Stuart Davis (December 7, 1892 – June 24, 1964), was an early American modernist painter. He was well known for his jazz-influenced, proto-pop art paintings of the 1940s and 1950s, bold, brash, and colorful, as well as his Ashcan School pictures in the early years of the 20th century. With the belief that his work could influence the sociopolitical environment of America, Davis' political message was apparent in all of his pieces from the most abstract to the clearest. Contrary to most modernist artists, Davis was aware of his political objectives and allegiances and did not waver in loyalty via artwork during the course of his career. By the 1930s, Davis was already a famous American painter, but that did not save him from feeling the negative effects of the Great Depression, which led to his being one of the first artists to apply for the Federal Art Project. Under the project, Davis created some seemingly Marxist works; however, he was too independent to fully support Marxist ideals and philosophies. Despite several works that appear to reflect the class struggle, Davis' roots in American optimism is apparent throughout his lifetime.
Stuart Davis was born on December 7, 1892, in Philadelphia to Edward Wyatt Davis, art editor of The Philadelphia Press, and Helen Stuart Davis, sculptor. Starting in 1909, Davis began his formal art training under Robert Henri, the leader of the Ashcan School, at the Robert Henri School of Art in New York under 1912. During this time, Davis befriended painters John Sloan, Glenn Coleman and Henry Glintenkamp.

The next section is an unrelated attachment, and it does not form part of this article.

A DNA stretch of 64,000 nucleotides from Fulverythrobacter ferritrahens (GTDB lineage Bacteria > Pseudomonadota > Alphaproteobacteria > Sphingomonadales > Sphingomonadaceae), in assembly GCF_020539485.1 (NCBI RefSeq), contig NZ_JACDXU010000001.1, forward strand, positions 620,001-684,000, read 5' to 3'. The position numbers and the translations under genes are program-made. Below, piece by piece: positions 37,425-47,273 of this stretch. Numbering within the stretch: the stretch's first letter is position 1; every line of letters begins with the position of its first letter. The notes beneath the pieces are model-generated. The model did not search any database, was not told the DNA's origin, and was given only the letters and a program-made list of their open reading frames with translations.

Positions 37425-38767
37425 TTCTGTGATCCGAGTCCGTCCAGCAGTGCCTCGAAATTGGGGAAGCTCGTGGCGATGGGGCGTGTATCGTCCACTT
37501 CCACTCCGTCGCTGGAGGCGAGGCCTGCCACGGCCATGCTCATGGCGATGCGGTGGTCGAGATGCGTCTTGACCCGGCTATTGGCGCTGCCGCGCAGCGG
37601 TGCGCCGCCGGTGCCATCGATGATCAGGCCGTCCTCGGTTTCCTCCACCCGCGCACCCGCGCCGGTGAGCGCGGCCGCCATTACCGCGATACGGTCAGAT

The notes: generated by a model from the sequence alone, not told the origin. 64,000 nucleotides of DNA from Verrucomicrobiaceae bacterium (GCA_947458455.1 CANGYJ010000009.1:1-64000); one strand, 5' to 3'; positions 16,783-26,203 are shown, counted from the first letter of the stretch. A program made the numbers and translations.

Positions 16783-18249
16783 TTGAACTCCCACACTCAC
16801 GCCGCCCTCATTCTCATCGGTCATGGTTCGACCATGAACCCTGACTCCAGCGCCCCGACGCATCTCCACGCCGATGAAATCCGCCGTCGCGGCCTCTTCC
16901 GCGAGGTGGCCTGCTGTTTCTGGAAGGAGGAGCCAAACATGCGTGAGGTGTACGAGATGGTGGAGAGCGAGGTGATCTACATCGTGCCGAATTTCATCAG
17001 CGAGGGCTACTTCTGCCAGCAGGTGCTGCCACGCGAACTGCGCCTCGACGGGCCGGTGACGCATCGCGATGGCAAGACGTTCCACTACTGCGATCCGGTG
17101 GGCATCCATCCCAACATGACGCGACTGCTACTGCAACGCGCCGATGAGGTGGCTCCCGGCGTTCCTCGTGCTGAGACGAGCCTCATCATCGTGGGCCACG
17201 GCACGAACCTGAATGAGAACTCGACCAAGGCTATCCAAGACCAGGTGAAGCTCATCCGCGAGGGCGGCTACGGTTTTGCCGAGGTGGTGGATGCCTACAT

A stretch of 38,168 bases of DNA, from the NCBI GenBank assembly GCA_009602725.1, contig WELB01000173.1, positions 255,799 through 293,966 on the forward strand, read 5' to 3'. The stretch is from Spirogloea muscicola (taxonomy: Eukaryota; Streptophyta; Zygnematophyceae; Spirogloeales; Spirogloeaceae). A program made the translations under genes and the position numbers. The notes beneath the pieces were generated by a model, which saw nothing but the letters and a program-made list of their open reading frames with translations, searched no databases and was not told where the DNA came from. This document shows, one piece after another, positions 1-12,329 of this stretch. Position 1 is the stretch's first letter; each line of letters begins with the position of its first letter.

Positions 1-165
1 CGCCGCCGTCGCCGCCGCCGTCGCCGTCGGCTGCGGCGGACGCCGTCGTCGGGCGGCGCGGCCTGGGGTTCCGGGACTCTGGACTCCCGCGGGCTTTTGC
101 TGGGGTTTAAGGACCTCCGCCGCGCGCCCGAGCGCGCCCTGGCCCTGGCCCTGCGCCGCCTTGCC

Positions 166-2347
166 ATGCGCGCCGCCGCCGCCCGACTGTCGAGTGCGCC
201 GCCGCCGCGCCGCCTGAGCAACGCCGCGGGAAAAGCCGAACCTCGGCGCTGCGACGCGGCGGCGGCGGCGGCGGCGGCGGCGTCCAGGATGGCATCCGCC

In 1913, Davis was one of the youngest painters to exhibit in the Armory Show, where he displayed five watercolor paintings in the Ashcan school style. In the show, Davis was exposed to the works of a number of artists including Vincent van Gogh, Henri Matisse, and Pablo Picasso. Davis became a committed "modern" artist and a major exponent of cubism and modernism in America. He spent summers painting in Gloucester, Massachusetts, and made painting trips to Havana in 1918 and New Mexico in 1923.
After spending several years emulating artists in the Armory Show, Davis started moving toward a signature style with his 1919 Self-Portrait, in the collection of the Amon Carter Museum of American Art. In the 1920s he began his development into his mature style; painting abstract still lifes and landscapes. His use of contemporary subject matter such as cigarette packages and spark plug advertisements suggests a proto-pop art element to his work. Among Davies' practices was the his use of previous paintings. Elements of harbor scenes he painted in Gloucester, Massachusetts can be found in a number of subsequent works. Another practice was painting series, works with similar structures, but with altered colors or added geometric embellishments, essentially creating variations on a theme. Some commentators suggest that this aspect of his work parallels his love of jazz in which a basic chord structure is improvised upon by the musicians.
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